carol silverman  Dr. Carol Silverman has written extensively on Balkan Roma culture, particularly “Gypsy” music and its gendered nature. She published Romani Routes: Cultural Politics and Balkan Music in Diaspora (Oxford, 2012). She has written on Macedonia, Bulgaria, Romania and the Balkans more widely. Her work has been widely recognized, and has appeared in many journals and collections. Her awards include a Guggenheim Award. Her talk compares Muslim Romani women’s agency in Germany and NYC as reflecting women’s negotiations in the gendered politics of power. and as responses to different socioeconomic contexts and migration policies. Her analysis illustrates how culture strategically changes in relationship to gendered issues of independence, family size and class status.  Her talk is based on ethnographic fieldwork in NYC, Macedonia, and Germany.

. All meetings take place at NYU Center for European and Mediterranean Studies, 285 Mercer Street (between Waverly and Washington), 7th floor from 4:30pm to 6:00pm.

 

March 11.

Jessica Zychowicz,

“Why Art Now? Kyiv Artists’ Visual Narratives of Identity, Gender, and Conflict in Ukraine”

Please join us March 11 for our third meeting of  the Spring 2016 semester.

Jessica Zychowicz, Postdoctoral Fellow, University of Toronto Munk School of Global Affairs’, Centre for European, Russian, and Eurasian StudiesZychowicz-Author-Photo

Dr. Jessica Zychowicz received her Ph.D. in Slavic Languages and Literatures from the University of Michigan in 2015. She is now working on her manuscript, Superfluous Women: Gender, Art and Activism After Ukraine’s Orange Revolution. Ongoing research interests include the global media production of discourse on women, the idea of collectivity in avant-garde movements, the state and its relationship to art, and culture industries in the context of public diplomacy. Recent publications include articles in the Anthropology of East Europe Review; Krytyka: The Journal for Ukrainian Politics and Society. Dr. Zychowicz also translates creative works by contemporary Ukrainian and Polish authors.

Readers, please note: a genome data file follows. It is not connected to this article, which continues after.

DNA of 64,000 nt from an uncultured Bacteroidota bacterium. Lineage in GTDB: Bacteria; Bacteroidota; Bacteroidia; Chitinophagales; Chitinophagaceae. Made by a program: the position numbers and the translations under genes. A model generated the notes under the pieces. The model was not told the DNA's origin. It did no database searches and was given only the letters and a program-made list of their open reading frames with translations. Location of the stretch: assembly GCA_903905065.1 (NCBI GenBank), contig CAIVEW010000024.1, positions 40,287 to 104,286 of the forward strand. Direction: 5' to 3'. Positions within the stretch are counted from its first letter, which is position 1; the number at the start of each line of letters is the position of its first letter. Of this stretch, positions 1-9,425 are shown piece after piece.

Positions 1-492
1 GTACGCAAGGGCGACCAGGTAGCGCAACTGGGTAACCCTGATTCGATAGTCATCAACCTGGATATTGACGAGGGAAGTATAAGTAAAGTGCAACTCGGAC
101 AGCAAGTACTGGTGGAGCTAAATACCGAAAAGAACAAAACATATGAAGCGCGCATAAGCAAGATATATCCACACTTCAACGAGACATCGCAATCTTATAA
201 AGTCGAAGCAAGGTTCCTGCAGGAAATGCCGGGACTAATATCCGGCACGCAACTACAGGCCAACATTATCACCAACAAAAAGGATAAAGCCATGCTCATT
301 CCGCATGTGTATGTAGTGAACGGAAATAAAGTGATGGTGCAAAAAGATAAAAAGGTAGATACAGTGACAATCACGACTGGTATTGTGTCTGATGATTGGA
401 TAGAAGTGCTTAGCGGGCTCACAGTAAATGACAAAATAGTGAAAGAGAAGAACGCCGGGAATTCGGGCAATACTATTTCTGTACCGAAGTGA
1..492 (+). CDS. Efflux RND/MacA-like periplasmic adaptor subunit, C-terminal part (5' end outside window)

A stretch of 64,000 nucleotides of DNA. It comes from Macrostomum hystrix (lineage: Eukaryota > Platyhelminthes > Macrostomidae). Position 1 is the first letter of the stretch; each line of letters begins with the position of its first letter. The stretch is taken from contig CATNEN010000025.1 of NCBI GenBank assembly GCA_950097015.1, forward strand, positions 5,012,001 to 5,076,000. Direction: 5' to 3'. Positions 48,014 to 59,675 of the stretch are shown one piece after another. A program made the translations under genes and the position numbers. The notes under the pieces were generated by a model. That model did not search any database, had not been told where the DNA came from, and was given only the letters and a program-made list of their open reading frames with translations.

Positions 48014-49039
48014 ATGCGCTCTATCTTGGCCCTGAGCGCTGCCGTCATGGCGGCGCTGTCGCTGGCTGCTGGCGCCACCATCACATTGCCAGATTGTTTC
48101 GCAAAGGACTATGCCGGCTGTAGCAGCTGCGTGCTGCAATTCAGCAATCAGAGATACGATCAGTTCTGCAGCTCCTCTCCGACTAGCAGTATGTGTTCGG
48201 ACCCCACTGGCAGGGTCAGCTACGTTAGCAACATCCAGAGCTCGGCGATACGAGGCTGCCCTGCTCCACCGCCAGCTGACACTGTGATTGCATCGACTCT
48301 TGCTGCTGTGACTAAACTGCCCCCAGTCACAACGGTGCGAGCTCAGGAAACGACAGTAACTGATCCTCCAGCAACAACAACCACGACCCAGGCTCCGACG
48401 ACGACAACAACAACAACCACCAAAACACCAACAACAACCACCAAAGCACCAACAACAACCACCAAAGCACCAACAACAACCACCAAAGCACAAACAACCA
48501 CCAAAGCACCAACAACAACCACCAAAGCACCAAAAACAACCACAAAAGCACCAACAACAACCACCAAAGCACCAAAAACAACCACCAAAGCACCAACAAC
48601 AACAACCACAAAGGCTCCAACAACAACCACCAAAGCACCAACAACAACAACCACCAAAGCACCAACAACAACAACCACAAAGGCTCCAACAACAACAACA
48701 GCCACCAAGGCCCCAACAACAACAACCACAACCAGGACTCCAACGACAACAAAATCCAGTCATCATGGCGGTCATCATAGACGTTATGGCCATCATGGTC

All meetings take place at NYU Center for European and Mediterranean Studies, 285 Mercer Street (between Waverly and Washington), 7th floor from 4:30pm to 6:00pm.

 

 

February 19.

Diana Mincyte

“Gender Politics in the Shadows: The Racialization of the Rural/Urban Divide in Europeanizing Lithuania?”

Please join us February 19 for our second meeting of the Spring 2016 semester.
Photo

Before joining CUNY, she has held research and teaching fellowships at Harvard University, New York University, Yale University, and the Rachel Carson Center of Ludwig Maximilian University, Germany. Her research examines environmental and justice dimensions of agro-food systems in eastern Europe and the United States. Mincyte’s publications include articles in Environment and Planning D, Agriculture and Human Values, Sociologia Ruralis, Slavic Review, among others, book chapters, and several guest-edited special issues.

Diana Mincyte, Assistant Professor, Department of Social Science. New York City  College of Technology, CUNY.

All meetings take place at NYU Center for European and Mediterranean Studies, 285 Mercer Street (between Waverly and Washington), 7th floor from 4:30pm to 6:00pm.

January 22.

Julia Woesthoff, ” Race, Religion, Nation: Debating Intermarriage in 1960s West Germany”

Please join us January 22 for our first meeting of the spring semester, 2016.

Julia Woesthoff, Associate Professor of History, DePaul University  on debates on intermarriage in 1960s West Germany.

IMG_0404

Her talk is part of her ongoing research on ethnicity, migration, and gender after 1945 in Germany. She is currently working on a book on intermarriage debates in the Federal Republic of Germany (West Germany).

 

All meetings take place at NYU Center for European and Mediterranean Studies, 285 Mercer Street (between Waverly and Washington), 7th floor from 4:30pm to 6:00pm.

SPRING 2016 Workshop Schedule

We have an exciting program planned for this SPRING! Come join us beginning January 22!

Spring Schedule 2016

January 22. Julia Woesthoff, Associate Professor of History, DePaul University

“Race, Religion, Nation: Debating Intermarriage in 1960s West Germany”

February 19. Diana Mincyte, Assistant Professor, Department of Social
Science. New York City College of Technology, CUNY.

“Gender Politics in the Shadows: The Racialization of the Rural/Urban Divide in Europeanizing Lithuania?”

March 11. Dr. Jessica Zychowicz, Postdoctoral Fellow, Munk School,
University of Toronto.

“Why Art Now? Kyiv Artists’ Visual Narratives of Identity, Gender, and Conflict in Ukraine”

April 15. Carol Silverman, Professor, University of Oregon,
Department of Anthropology and Folklore Program

“Gendered Migration of Muslim Balkan Roma: Work, Sexuality, and Ritual in NY and Germany”

May 20. Dr. Indira Kajosevic Skoric, Ph.D. Adjunct, Kingsborough
Community College, CUNY and SUNY/Plattsburg

“The Women’s Court and Gender Justice after the Last Wars in the Western Balkans” Read more of this post